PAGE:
To examine whether inhibition of ENT1 in the amygdala or in the dorsal striatum alters anxiety-like behavior, we microinjected C57BL/6J male mice (Jackson Laboratory) with the ENT1-specific antagonist, NBMPR. Animals were anesthetized with ketamine/xylazine (100 and 15 mg/kg, i.p.; Sigma-Aldrich Co., St Louis, MO, USA) and placed in a digital stereotaxic alignment system (Model 1900, David Kopf Instruments, Tujunga, CA, USA). After the skull was exposed, the mouse was positioned with bregma at the focal point, and the skull was leveled using a dual-tilt measurement tool. At the desired co-ordinates, 0.5-mm holes were drilled for placement of stainless steel guide cannulas (26 gauge; Plastics One Inc., Roanoke, VA, USA) aimed 1 mm above the central nucleus of the amygdala (co-ordinates: antero-posterior (AP) −1.06 mm, medio-lateral (ML) ±2.2 mm and dorso-ventral (DV) −3.8 mm) or caudate-putamen (CPu) (co-ordinates: AP 0.5 mm, ML ±2.2 mm and DV −2.8 mm) (Franklin & Paxinos 2001). The guide cannulas were fixed to screws in the skull with dental cement, and dummy cannulas were inserted to prevent clogging. The dummy cannulas extended 1 mm past the tips of the guide cannulas. The mice were allowed to recover from anesthesia on a heated pad for 1 h and were left undisturbed in their home cage for 10–12 days prior to testing.
For microinjection experiments, dummy cannulas were removed and infusion cannulas (33 gauge, Plastics One Inc.) were immediately inserted; like the dummy cannulas, the tips of the infusion cannulas also extended 1 mm past the tips of the guide cannulas (Zhao & Davis 2004). Injections were given 15 min before behavioral testing. Nitrobenzylmercaptopurine riboside [50 μm, dissolved in saline containing 2% dimethyl sulphoxide (DMSO); Sigma-Aldrich Co.] or 2% DMSO (vehicle control) was infused using an infusion pump (Harvard Apparatus, Holliston, MA, USA) at 0.3 μl/min in a volume of 0.5 μl per side. The infusion cannulas were left in place for 1 min to allow for diffusion.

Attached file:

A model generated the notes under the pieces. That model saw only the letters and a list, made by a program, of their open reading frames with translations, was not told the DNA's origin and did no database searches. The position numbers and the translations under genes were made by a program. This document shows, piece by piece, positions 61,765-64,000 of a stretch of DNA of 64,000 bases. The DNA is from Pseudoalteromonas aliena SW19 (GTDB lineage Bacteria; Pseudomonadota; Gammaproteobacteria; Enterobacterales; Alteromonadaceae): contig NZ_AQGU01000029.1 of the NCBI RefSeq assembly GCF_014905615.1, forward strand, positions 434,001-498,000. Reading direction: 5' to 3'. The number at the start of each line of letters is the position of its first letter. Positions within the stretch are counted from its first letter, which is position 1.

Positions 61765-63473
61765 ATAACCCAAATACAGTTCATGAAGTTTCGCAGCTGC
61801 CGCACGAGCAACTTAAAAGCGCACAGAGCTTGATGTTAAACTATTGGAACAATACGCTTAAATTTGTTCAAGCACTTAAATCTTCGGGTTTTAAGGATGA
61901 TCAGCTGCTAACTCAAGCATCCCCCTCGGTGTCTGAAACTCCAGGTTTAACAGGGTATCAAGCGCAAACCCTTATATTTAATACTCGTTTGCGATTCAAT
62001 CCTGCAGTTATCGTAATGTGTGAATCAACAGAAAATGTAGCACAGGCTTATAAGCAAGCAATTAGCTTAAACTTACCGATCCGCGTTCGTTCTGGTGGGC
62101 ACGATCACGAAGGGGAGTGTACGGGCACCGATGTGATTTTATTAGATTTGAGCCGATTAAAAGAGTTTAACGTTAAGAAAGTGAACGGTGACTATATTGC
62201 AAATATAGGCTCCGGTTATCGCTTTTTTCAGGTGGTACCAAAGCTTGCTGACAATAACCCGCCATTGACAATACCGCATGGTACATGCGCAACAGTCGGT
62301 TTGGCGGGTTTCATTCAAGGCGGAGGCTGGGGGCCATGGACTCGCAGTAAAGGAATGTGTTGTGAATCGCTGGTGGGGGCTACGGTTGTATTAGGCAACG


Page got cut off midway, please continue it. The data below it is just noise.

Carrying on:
At the end of the experiment, mice were perfused intracardially with 4% paraformaldehyde, and the brains were removed. Cannula location was verified histologically by haematoxylin and eosin (H & E) staining. Only mice that showed cannula placement in the amygdala were analyzed.
All data are presented as mean ± SEM. For open-field locomotor testing, data were analyzed by three-way repeated measures analysis of variance (anova) with between-subject factors for genotype and gender, and a repeated measure for test day. This analysis was followed by a Tukey’s post hoc test for individual comparisons. All other data were analyzed by two-tailed t-tests. Results were considered significantly different where P < 0.05.
Reduced anxiety-like behavior in ENT1 null mice
We examined spontaneous locomotor activity in open-field chambers for 1 h per day over 3 consecutive days using 10 male and 5 female mice of each genotype. Three-way anova with factors for gender and genotype, and a repeated measure for day, showed a significant effect of day (F2,78= 3.85, P = 0.026) but no effect of genotype (F1,78= 0.61, P = 0.43) or gender (F1,78= 1.23, P = 0.27); there were also no interactions between day and genotype or gender. Because there was no effect of gender, we combined data from male and female mice (Fig. 1a). Analysis of these combined data by two-way anova showed a significant effect of day (F2,84= 4.76, P = 0.01), but no effect of genotype (F1,84= 1.15, P = 0.29) and no interaction between genotype and day (F1,84= 0.19, P = 0.82). These results indicate that ENT1 null mice show normal locomotor activity and habituate normally to the open-field chamber.